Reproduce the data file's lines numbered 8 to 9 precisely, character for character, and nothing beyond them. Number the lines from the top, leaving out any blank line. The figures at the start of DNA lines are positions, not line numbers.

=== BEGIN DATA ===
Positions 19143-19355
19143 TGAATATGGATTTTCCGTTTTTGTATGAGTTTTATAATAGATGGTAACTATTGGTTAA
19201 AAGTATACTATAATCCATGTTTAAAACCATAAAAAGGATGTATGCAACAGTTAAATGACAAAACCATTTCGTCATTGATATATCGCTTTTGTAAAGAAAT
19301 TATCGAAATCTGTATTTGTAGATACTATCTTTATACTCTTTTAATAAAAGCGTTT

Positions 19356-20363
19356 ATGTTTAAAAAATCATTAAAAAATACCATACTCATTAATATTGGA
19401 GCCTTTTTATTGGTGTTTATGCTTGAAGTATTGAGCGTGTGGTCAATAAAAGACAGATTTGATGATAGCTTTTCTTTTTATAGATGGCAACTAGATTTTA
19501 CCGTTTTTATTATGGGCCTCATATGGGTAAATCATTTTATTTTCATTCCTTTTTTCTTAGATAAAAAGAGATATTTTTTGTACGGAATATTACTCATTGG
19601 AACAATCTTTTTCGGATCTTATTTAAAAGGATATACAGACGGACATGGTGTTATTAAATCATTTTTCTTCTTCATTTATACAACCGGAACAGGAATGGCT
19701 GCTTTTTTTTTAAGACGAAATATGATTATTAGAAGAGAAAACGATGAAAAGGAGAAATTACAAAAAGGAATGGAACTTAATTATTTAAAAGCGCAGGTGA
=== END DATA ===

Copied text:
19501 CCGTTTTTATTATGGGCCTCATATGGGTAAATCATTTTATTTTCATTCCTTTTTTCTTAGATAAAAAGAGATATTTTTTGTACGGAATATTACTCATTGG
19601 AACAATCTTTTTCGGATCTTATTTAAAAGGATATACAGACGGACATGGTGTTATTAAATCATTTTTCTTCTTCATTTATACAACCGGAACAGGAATGGCT